3. In the Executive Summary reference is made to the fact that the increased attention for governance recently has increasingly been focused on conduct-related shortcomings and activities in financial offshore centres. ecoDa wants to stress the fact that more generally, all organisations need to devote sufficient, if not increasing attention to conduct and behaviour. The stress of governance codes and recommendations on governance structures and procedures needs indeed to be complemented with more attention for governance attitude and behaviour. In the same line, the background paper correctly points to the importance of professional decision-making as a key ingredient of good corporate governance.

4. ecoDa applauds that the EBA is giving further strength to the use of the comply-or-explain approach in governance matters by allowing the competent bank supervisory authorities to notify the EBA as to whether they comply or give the reasons for non-compliance. However there is also a negative aspect to the proposal to use the comply-or-explain approach: ecoDa would like to express a concern, namely that these guidelines increasingly receive the status of rules, notwithstanding the fact that they are not based on the regular political process of democratic law-making. This is not only the case for these EBA guidelines but is also relevant in respect to the guidance developed for reporting on non-financial reporting, etc.
See responses under question 1
5. In describing the role of the board, EBA is correctly pointing to the importance of constructive dissent (point 32). However, the question remains how to judge the quality of board discussions and decision-making: this is a tricky issue (certainly for outsiders!). To this end it might be relevant to point to the importance of (externally-supported) board evaluations . Board effectiveness is a key challenge for boards, a challenge that goes far beyond judging structural elements such as board composition and the definitions of roles and responsibilities. A key driver lies in board dynamics, where independence (of mind) and professionalism play a crucial role.
6. As to the role of the board in HR matters, the duties go beyond the remuneration policies and their application for the members of the governance/management body and top management. The board also has a role to play in approving the broader picture of human resources policies and their execution.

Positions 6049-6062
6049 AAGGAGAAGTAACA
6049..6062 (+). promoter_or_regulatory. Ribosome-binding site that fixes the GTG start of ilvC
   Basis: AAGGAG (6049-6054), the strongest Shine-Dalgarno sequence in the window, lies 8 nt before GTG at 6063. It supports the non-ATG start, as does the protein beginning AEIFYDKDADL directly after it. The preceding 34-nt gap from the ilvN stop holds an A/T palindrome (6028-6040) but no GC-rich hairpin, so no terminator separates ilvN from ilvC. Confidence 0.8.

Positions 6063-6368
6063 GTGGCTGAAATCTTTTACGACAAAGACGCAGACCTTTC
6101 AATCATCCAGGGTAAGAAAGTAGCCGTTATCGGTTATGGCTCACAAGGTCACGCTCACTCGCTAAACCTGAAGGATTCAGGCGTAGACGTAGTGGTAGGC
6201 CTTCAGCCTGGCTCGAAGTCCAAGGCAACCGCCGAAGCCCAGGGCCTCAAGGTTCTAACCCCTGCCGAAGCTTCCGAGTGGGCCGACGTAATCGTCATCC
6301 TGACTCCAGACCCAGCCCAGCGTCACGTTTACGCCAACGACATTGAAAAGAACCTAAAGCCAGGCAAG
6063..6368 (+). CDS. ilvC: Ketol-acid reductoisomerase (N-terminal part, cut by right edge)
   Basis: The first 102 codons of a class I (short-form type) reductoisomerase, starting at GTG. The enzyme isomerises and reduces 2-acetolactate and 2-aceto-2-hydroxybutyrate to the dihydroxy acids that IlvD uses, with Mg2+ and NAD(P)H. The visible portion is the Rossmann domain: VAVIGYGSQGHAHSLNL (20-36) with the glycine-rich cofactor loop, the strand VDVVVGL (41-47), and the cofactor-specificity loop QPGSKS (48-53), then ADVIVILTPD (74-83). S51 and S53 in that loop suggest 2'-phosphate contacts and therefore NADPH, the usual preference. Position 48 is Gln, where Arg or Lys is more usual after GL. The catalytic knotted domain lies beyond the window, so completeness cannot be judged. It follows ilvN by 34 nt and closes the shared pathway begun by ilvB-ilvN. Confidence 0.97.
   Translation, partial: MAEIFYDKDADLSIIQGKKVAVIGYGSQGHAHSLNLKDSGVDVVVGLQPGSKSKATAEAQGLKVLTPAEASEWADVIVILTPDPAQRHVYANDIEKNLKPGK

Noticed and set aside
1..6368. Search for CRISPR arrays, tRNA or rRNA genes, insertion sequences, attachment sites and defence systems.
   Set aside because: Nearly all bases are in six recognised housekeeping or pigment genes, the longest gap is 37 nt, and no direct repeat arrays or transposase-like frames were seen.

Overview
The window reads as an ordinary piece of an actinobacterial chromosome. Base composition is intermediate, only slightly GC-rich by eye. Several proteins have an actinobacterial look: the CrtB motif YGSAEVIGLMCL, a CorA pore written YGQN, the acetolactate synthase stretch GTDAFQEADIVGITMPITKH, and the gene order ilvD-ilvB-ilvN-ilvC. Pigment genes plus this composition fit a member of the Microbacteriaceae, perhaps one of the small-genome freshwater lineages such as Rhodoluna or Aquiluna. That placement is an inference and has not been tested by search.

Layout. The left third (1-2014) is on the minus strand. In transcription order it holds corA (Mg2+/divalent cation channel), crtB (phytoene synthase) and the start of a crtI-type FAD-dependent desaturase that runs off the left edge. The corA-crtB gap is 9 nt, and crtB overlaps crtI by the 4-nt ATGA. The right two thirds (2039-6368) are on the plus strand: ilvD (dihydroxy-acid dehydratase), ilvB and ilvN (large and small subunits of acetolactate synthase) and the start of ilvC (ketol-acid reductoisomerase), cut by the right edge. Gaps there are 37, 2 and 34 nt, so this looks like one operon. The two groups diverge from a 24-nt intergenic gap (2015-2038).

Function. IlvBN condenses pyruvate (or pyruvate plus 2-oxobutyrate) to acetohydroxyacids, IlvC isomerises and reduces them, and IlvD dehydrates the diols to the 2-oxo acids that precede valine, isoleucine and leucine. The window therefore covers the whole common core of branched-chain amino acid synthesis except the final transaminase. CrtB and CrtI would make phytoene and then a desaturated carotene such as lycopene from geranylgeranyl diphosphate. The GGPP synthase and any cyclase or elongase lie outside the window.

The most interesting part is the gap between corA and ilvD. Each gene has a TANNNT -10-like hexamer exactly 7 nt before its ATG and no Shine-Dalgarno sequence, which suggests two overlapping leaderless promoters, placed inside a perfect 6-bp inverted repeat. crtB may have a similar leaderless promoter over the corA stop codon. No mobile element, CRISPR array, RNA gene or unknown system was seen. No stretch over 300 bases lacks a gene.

7. In the general references to the board committees, a more complete set of committee references might be advisable in the sense that in numerous parts of the guidelines reference to the audit and the remuneration committee is missing (this is the case in the points 34 & 35, 36, p20; 46 on p22).

8. It is applauded that the guidelines plead for a good interaction between the respective board committees. However the proposal in point 49 to develop ‘mixed’ members that sit on both/different committees has its limitations, not only with respect to specific expertise per committee, but also because of the legal and physical limitation of the number of board committees a board member can sit on. On the other hands, setting up a number of specialist board committees might put special pressure on smaller boards. So this point might need more ‘proportionality’ elements than it is the case in the actual guidance.
9. The EBA guidelines are especially welcomed because of the in-depth analysis of governance within a group context, with special attention for the group context, the risk culture, corporate values and codes of conduct, conflicts of interest, internal alert procedures and outsourcing policies. To this end these guidelines might be inspirational for a more general reflection on ‘internal governance’ from the perspective of a conglomerate or industrial group and all of its constituent companies and business units.

10. The same holds for the inspiration Annex I could bring to further develop internal governance policies in non-financial institutions.
11. Nuancing the guidelines to take proportionality criteria into consideration is an effort worth applauding. The guidelines stipulate what criteria might be used as arguments for applying proportionality measures. However it remains to be decided whether the EBA leaves the individual institutions the freedom to use some of these general criteria for explaining why they do not fully comply with certain recommendations (in whole or partly) or whether EBA will demand that national supervisors fill in the blank spots and set more strict limits to each of the criteria of proportionality. This Title certainly deserves more discussion and in-depth reflection how to use these general guidelines in practice. Since these guidelines are to be considered as guide rather than as line/rule, ecoDa would prefer to leave sufficient flexibility at the level of the individual institutions.
12. ecoDa appreciates the fact that the guidelines point to the need for developing a risk management framework that integrates the risk appetite, risk culture and risk management within a holistic approach. This is all the more valid in a widely dispersed conglomerate with a complex web of companies and locations all-over the world.
13. The guidelines developed for the transparency could be linked to the so-called governance report that all listed companies are obliged to publish annually in their annual report. It would be worthwhile to align the two requirements for listed as well as unlisted financial institutions. Moreover the detailed guidance given in point 202 (p52) could also inspire non-financial listed companies to further develop their governance reporting.
Béatrice Richez-Baum